The type of discount supermarket, based on offering low prices, is on the rise in Spain and is the one used by new operators to gain a foothold in an increasingly competitive distribution sector, although with a diversified model in three categories: the happy, the tough and the smart. Dia, Aldi and Lidl have to compete with new venues that seek to differentiate themselves and opt for different strategies.
Despite the fact that the food distribution sector in Spain is highly consolidated, with Mercadona as a prominent leader, with a weight of regional chains unparalleled in the rest of Europe and with large multinationals with a global reputation, there are still spaces that some of you already teach are taking advantage.
The growth of Primaprix, the expansion plans of Sqrups, the emergence of the Russian company Mere, the success of Family Cash or Carrefour’s commitment to Supeco are just some examples of the turmoil in an already tremendously competitive sector.
Iñaki Espinosa (Sqrups): “We are the only ‘saldistas’, 100% of what we sell has the best-before date about to expire, or is discontinued or comes from remnants of promotional campaigns”
“When it seems that the entire board was distributed, suddenly we realize that new proposals are emerging that are filling new gaps. And we did not take them into account or intuit them,” acknowledges EFE the head of distribution in the Aecoc employer , Pablo de la Rica.
The ‘happy’: Primaprix, Dealz and Sqrups
In the segment of the happy model, happy discount, three brands compete with different strategies, but that share the same essence: the search for a bargain and opportunities among leading brands. “They are focused on price, but they give it a spin because what they propose is to surprise and entertain. Their stores invite you to enter and take a look, they always have new and original things,” explains De la Rica.
According to data collected by the Retail Data portal, in just five years Primaprix has multiplied its number of establishments by ten (up to 123), Dealz has quintupled it (56) and Sqrups has tripled it (49). “They have the potential to grow more, and in fact show a positive evolution in sales and they all seem to be committed to expanding,” confirms De la Rica.
Mere, the Russian discount supermarket chain.
Primaprix -with headquarters in Luxembourg- promises discounts of between 20 and 30% on all its products; Britain’s Dealz follows a similar strategy, although the “hook” is above all its references to 1.50 euros; while the Spanish company Sqrups focuses only on those “liquidation” foods and sells them at demolition prices.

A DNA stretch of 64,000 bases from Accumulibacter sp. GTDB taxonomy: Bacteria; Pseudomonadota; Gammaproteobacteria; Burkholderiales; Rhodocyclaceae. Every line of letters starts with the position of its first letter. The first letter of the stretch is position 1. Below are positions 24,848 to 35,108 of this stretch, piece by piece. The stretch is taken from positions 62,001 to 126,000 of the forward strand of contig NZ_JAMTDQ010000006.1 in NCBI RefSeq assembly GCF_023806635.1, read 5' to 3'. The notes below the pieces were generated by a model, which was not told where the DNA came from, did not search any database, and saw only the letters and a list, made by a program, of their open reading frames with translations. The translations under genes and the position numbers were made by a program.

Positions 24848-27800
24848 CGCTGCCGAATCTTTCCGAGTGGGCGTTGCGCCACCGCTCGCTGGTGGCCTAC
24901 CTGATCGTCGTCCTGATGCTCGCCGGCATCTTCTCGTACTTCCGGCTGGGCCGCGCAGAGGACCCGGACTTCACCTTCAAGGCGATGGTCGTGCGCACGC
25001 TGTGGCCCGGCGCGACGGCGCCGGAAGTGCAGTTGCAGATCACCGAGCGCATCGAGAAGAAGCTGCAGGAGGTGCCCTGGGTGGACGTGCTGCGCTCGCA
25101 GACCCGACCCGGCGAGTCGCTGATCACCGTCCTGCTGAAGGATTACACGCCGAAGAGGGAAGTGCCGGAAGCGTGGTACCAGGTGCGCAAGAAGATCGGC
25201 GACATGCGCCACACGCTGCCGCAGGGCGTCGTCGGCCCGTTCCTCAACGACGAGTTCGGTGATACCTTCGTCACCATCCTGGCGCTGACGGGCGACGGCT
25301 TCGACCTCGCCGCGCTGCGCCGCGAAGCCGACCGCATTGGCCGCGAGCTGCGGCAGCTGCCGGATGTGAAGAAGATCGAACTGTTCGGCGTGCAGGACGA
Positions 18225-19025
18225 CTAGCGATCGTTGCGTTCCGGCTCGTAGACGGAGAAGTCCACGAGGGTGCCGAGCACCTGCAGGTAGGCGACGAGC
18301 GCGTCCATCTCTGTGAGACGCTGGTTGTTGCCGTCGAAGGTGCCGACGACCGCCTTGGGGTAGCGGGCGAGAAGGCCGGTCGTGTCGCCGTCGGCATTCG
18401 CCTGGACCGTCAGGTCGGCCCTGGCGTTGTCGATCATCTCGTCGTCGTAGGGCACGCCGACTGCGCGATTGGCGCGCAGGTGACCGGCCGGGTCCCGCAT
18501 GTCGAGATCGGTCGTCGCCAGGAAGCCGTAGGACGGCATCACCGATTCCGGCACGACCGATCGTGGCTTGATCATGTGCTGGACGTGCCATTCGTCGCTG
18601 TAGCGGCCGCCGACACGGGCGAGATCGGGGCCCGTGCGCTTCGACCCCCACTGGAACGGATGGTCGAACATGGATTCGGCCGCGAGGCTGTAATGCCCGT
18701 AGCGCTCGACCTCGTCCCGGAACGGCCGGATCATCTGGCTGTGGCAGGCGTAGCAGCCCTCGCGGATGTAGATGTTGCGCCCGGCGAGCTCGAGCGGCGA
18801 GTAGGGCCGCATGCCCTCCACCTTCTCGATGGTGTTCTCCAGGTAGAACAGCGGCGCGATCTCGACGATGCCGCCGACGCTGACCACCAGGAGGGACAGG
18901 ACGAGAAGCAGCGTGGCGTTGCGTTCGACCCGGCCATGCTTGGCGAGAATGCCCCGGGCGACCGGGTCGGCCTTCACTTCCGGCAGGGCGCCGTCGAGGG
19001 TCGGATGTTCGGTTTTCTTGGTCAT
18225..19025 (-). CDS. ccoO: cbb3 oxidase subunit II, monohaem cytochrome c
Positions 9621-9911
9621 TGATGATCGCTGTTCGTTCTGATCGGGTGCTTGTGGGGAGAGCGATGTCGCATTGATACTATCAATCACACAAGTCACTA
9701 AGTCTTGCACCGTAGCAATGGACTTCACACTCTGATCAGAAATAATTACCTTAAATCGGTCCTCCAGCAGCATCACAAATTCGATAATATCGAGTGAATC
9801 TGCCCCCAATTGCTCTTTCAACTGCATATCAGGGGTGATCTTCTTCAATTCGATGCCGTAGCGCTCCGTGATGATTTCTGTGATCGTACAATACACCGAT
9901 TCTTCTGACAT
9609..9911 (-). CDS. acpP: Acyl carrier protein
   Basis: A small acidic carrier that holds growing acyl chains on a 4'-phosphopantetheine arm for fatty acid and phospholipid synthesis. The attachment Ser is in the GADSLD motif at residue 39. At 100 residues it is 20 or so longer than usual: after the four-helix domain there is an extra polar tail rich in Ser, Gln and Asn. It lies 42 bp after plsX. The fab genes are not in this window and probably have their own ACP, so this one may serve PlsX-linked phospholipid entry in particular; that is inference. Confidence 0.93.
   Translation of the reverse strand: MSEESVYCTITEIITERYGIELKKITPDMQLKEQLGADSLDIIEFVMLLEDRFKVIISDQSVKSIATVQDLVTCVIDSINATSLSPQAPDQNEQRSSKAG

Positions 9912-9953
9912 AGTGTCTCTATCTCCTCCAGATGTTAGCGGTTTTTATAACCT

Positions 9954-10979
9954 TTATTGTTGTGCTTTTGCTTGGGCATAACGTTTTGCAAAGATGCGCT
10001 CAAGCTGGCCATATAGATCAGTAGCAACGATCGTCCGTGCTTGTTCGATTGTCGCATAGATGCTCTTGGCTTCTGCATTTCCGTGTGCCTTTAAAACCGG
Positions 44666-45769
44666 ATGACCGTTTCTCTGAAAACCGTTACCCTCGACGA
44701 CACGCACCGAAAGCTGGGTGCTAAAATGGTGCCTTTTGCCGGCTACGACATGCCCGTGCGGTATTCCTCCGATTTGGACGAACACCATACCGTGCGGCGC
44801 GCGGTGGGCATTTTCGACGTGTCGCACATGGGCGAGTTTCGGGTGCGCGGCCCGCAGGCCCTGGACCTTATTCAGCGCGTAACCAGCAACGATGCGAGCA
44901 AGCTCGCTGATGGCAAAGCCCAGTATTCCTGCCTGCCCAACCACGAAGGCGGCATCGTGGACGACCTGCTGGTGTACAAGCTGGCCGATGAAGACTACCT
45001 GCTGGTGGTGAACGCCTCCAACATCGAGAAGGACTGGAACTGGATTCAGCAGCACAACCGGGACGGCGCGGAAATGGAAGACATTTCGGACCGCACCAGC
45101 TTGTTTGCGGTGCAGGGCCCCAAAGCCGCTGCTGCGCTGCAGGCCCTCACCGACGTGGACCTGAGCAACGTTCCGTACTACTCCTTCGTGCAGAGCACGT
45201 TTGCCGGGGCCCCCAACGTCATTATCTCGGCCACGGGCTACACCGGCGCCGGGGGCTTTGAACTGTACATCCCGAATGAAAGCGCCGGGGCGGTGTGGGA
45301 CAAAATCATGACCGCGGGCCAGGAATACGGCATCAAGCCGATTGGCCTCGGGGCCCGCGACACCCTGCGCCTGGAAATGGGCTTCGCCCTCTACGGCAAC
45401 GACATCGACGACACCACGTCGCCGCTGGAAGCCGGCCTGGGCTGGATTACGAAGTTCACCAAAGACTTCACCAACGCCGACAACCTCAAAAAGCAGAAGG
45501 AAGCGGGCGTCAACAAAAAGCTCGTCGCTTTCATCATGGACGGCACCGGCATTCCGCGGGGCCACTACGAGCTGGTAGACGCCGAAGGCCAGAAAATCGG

“We are the only ‘saldistas’, 100% of what we sell has the best before date about to expire, or is discontinued or comes from remains of promotional campaigns. We do not have a permanent assortment, it is constantly changing”, explains the founder of Sqrups, Iñaki Espinosa.
His model has been reinforced by the coronavirus pandemic: “Before, mostly older people came, and now there are also young people who opt for responsible consumption because they know that we are the last opportunity to sell these products, if they do not end up being destroyed (…). Thus we have grown 25% in turnover “.
The ‘hard’: Mere, Family Cash and Supeco
When it seemed that stores with items placed in boxes and pallets – to reduce costs – seemed to have passed away, several chains are recovering the super discount format ( hard discount ) with relative success.
The last to try her luck is the Russian Mere , who has just opened in Spain with an extremely austere and spartan type of store , with the aim of reaching a hundred supermarkets in four years.
Family Cash also moves along the same lines, a chain of medium-sized hypermarkets that has about 25 stores and that is generating controversy within the sector due to its low prices; so far it has taken advantage of closures and divestitures of other of its rivals to accelerate its expansion.
Proof of the renewed interest shown by some consumers in this class of chains is the bet of a giant like Carrefour for Supeco, a brand that already has almost thirty establishments in Spain with low prices per flag and that has triumphed in Latin America .
The ‘smart’: Lidl and Aldi
Not so many years ago, the German companies Lidl and Aldi also opted for pallets, cardboard boxes, they hardly gave importance to fresh produce … But not anymore. In Spain they have made a 180 degree turn and the movement has gone well for them: both are gaining share and their competitors are scared. In fact, Lidl has already given DIA the surprise to become the third most important chain in the sector by market share (over 6%).
“They have a magnificent evolution. They have gone from ‘hard ‘ to ‘ smart discount ‘ by adding new layers of value to their positioning, which is still based on price but to which they add the shopping experience or their commitment to bio or sustainability “, De la Rica reasons.
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